Monday, January 16, 2012

Sometimes Breastfeeding Hurts

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Yes, there it is. I said it. I don't know how many times, including in On Becoming Babywise, I have read that if baby is latched correctly and everything is right then breastfeeding will not hurt.


You know what actual, real live women say about breastfeeding? It hurts! Not always, not forever, but initially it will not necessarily feel good.

There are so many reasons it can and will hurt.

Reason #1: Nipples
If this is your first time breastfeeding, your nipples will not be used to this. If you have dry skin or live in a dry climate, it might be even harder on your nipples. Your nipples will need to toughen up. With Brayden, I had to build some callouses. With my girls, there was a tiny bit of soreness, but they each started less than a year since I had stopped nursing the last baby, so I think I had some residual toughness going on. 

I did something else with my girls. I spent at least the last trimester putting Lansinoh on my nipples every single day. This helped them to not be so dry. 

Reason #2: Milk Ducts
When my milk came in with Brayden, it was painful. I mean, really, really painful. Way more painful than dealing with the over 50 stitches he had caused me down there. It came all in and seemed to try to explode through the ducts and out my breast tissue. It just hurt. This is known as engorgement. The good news is that when my milk came in with my girls, it did not hurt. 

You can't (and don't want to) prevent the milk from coming in. You can help with engorgement by massaging the breast, cool compresses, and expressing some milk. Just don't express so much that your body continues to make the ridiculous large amount of milk.

Reason #3: Baby Issues
Sometimes your baby will latch, stop, latch, stop, etc, which starts to take a toll on the nipples. Sometimes you can be doing everything right, but maybe baby is tongue-tied or a chewer when sucking. In instances like these, it is good to be aware of the idea that "breastfeeding shouldn't hurt." If baby is sucking inappropriately for some reason, you will want to take measures to correct it.

Those are some reasons it might hurt. There are warning signs to watch for when it hurts--in these cases, something is wrong.

Sudden Pain
When Kaitlyn was four weeks old, I suddenly started having lots of pain breastfeeding. I started cracking and bleeding. I talked to a lactation consultant and she assured me it was normal with a newborn. Well, I knew that was true because I experienced it with Brayden. However, I found it odd that we had gone four weeks with no issues only to suddenly creep up.

In the end, there was an issue (a yeast infection in my breasts--more on that below). So if things have been going well and you suddenly develop pain, definitely look into it.

If when  your baby starts to breastfeed it feels like she is stabbing you in the breasts or like your breasts are on fire, there is an excellent chance you have a yeast infection. See yeast  for more.

If you have a tender spot (clogged duct), redness on your breast, or a fever, this is most likely mastitis and you will need to see a doctor. Mastitis will likely start with just a clogged duct, so if that is what you have, watch it and try to drain it. I got mastitis with every child. With Brayden, I didn't realize what was going on until I was pretty bad. With the girls, I knew what was coming and had it taken care of before it could really hit me.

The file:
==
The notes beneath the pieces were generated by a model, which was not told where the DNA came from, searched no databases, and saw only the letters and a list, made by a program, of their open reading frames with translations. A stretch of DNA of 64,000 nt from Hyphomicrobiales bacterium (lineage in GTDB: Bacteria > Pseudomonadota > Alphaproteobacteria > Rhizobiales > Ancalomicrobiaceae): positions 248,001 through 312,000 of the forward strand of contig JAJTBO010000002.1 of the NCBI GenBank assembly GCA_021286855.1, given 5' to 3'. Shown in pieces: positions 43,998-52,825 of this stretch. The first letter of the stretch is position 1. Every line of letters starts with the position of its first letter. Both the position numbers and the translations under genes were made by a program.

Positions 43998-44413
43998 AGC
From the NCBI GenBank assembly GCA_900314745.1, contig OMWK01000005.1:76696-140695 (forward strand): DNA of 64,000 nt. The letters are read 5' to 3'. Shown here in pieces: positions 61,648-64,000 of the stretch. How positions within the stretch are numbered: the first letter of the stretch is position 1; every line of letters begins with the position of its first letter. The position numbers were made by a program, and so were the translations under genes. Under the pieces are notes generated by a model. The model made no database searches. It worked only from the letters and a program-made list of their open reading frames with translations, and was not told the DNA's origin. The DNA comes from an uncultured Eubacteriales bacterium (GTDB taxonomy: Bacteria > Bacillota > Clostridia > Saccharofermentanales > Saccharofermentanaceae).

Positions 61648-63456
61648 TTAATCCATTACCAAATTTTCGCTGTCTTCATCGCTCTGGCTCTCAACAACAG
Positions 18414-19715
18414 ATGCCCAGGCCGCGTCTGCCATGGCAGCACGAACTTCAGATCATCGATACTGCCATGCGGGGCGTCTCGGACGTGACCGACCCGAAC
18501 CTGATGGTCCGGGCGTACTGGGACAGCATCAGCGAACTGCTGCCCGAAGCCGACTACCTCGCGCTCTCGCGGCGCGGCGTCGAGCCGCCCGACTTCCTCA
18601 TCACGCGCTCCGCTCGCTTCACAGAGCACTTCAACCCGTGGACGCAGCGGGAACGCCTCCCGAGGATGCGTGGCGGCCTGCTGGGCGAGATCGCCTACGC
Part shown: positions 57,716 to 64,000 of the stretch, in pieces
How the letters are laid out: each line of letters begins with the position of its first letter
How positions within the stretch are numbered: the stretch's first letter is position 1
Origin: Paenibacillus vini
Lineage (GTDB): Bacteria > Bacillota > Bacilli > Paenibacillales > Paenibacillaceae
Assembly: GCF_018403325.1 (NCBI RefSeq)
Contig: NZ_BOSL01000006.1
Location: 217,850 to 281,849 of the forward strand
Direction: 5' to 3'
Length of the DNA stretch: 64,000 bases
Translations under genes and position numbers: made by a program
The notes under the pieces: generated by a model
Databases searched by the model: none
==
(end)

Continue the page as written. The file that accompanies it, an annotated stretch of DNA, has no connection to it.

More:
This was something I considered with a lactation consultant when I had yeast. This is when your nipple turns white. It can be due to baby having a poor latch or due to some medical condition with the mother. If this happens to you, seek medical advice.

Sometimes breastfeeding just hurts even if you are doing everything right. Sometimes breastfeeding hurts because something is wrong. It is good to familiarize yourself with all reasons so you can better know what to do when you start to feel pain.

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The Troutman's said...

I had the WORST pain while nursing for almost 10 weeks! It was horrible! I kept going to the lactation consultant and the doctor, and it was never a yeast/thrush issue. The lactation consultant said my son latched on perfectly, but that he had a very shallow suck, so it was him that made it painful and there wasn't much I could do about it. Once we hit around 12 weeks, it didn't really hurt at all, and finally felt natural. What I think made it so painful was my breast size. I was a 36 DDD (yes, 3 of them!) and he was was a tiny 6 lb baby. To properly nurse, the areola needs to make its way in the mouth, and there was no way his itty bitty mouth was able to do that for a long time! No one ever confirmed it to me, but I honestly think that was the issue. It didn't help that I had one hand hold his head and the other holding the boob. Thank you for letting new mothers know that it's not always like what you see in the pictures!

Katy said...

THANK YOU! I just about was ready to kill my husband every time he echoed the breastfeeding class early on saying "It shouldn't hurt." Well, you know what? That's just not true. And no real woman I have ever known thought that. Just the classes. Now? 8 months later? I STILL will occasionally get the clogged duct, engorged pain, or bleeding thanks to someone biting with his mouth full of teeth, even though breastfeeding has been a highly successful experience for us. I do not think that perpetrating this "It shouldn't hurt if it's done right" myth does anyone any favors. So, thank you.